There have been many variations of the toy, such as a Transformers version, in which the two robots are Optimus Prime and Megatron.

In 2000, a remake of the classic version was developed by Mattel—at approximately half the size of the original model. In addition, an action figure line, a PlayStation game, electronic handhelds, a head-to-head plug and play and bobble head dolls have been recently introduced. The PlayStation game was Rock 'Em Sock 'Em Robots Arena, published by Mattel Interactive, and was developed by Paradox Development using their successful game engine from the completed, but cancelled, Thrill Kill video game. The video game and action figure lines represented a newer, updated version of the robots, whereas the reissued game and licensed products were all based on the original Red Rocker and Blue Bomber characters.

In popular cultureEdit

In the Game Boy Advance video game, more robots were introduced, including the "Yellow Yahoo", the "Brown Bully", the "Orange Oppressor", the "Silver Stretcher", the "Purple Pyro", the "Green Grappler", the "Pink Pummeller" and the "Black Bruiser". The game was also made into a mobile phone video game years ago by Oasys Mobile.[2]The latest mobile game was developed by OneStepMobile LLC[3] for iPhone and Android devices. Al McWhiggin, the main antagonist in the Disney/Pixar's Toy Story's 1999 animated film sequel Toy Story 2, owns the Rock 'Em Sock 'Em Robots toy playset in Al's office at Al's Toy Barn in the Tri-County area, where Slinky Dog asks them if they have seen his friend Sheriff Woody to which Blue Bomber politely says he hasn't before Red Rocker's argue with Blue Bomber over who Slinky was asking the question and then fight with Blue Bomber defeating Red Rocker with his head popping up the boxing bell rings and the fight was over, then in the deleted scene, a Space Ranger named Buzz Lightyear throws the Zurg's ray gun battery to the Rock 'em Sock 'Em Robots and Buzz Lightyear's archenemy, the Evil Emperor Zurg was beaten up by the Rock 'Em Sock 'Em Robots when the boxing ring bell rings and the fight was over. They also appeared as a cameo in Disney/Pixar's 2004 animated film The Incredibles, where the Rock 'Em Sock 'Em Robots appeared in Mr. Incredible's room. They are voiced by the film's director John Lasseter (the Blue Bomber) and one of the co-directors Lee Unkrich (the Red Rocker). These robots are also used in Charlie and the Chocolate Factory during the Oompa Loompas' musical number about Mike Teavee in the TV room at Willy Wonka's factory. They also appeared at the 72nd Academy Awards alongside the Toy Story cast presenting the Academy Award for Best Animated Short Film. They also appeared as a giant video game arcade in many Dave & Buster's locations when it debuts and opens in December 26, 2016.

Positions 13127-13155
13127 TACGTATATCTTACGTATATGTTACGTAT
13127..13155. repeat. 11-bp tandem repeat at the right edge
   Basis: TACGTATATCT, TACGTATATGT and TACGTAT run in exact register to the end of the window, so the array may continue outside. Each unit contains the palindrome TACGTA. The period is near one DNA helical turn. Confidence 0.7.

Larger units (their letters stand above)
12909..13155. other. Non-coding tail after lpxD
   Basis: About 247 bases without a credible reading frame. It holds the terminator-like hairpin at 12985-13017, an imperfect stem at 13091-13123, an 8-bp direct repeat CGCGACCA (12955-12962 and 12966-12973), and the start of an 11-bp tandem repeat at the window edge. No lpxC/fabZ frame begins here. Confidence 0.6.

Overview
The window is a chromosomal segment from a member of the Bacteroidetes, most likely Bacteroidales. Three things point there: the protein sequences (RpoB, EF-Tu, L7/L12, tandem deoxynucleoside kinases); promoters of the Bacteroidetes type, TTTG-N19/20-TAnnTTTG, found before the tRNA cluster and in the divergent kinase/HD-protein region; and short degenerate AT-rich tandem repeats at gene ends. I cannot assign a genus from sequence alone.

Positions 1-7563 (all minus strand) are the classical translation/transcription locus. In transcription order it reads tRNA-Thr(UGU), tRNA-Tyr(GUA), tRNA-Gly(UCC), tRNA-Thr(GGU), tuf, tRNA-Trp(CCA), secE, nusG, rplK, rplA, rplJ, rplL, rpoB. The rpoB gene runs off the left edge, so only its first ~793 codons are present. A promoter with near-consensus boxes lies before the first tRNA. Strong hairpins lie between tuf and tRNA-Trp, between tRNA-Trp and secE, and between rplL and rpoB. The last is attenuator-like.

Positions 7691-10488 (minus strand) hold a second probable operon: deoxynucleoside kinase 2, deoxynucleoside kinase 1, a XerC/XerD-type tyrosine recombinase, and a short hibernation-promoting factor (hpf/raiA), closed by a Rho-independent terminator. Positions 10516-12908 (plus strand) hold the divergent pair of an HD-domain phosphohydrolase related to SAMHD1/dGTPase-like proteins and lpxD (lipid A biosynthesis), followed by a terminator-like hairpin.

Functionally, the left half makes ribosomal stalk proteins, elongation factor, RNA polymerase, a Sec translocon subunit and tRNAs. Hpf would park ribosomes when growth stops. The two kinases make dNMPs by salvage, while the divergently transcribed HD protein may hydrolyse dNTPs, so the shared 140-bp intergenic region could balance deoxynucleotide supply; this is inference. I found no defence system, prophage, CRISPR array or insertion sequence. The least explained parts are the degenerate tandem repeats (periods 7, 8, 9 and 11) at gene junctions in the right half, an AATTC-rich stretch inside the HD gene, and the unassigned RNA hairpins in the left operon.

1. ^ Louis Marx and Company (1964). "Rock 'em Sock 'em Robots". Marx Toy Company Trade Catalog.
  2. ^ Oasys Mobile
  3. ^ OneStepMobile LLC

External linksEdit